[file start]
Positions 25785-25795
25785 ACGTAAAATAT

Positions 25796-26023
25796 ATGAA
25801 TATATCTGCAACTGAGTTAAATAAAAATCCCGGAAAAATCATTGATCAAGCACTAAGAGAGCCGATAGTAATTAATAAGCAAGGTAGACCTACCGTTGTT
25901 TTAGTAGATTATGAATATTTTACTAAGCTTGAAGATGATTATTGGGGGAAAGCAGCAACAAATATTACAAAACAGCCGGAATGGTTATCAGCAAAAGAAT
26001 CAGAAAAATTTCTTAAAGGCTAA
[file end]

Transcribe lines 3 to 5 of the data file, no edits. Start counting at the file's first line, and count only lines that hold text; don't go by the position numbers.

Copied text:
Positions 25796-26023
25796 ATGAA
25801 TATATCTGCAACTGAGTTAAATAAAAATCCCGGAAAAATCATTGATCAAGCACTAAGAGAGCCGATAGTAATTAATAAGCAAGGTAGACCTACCGTTGTT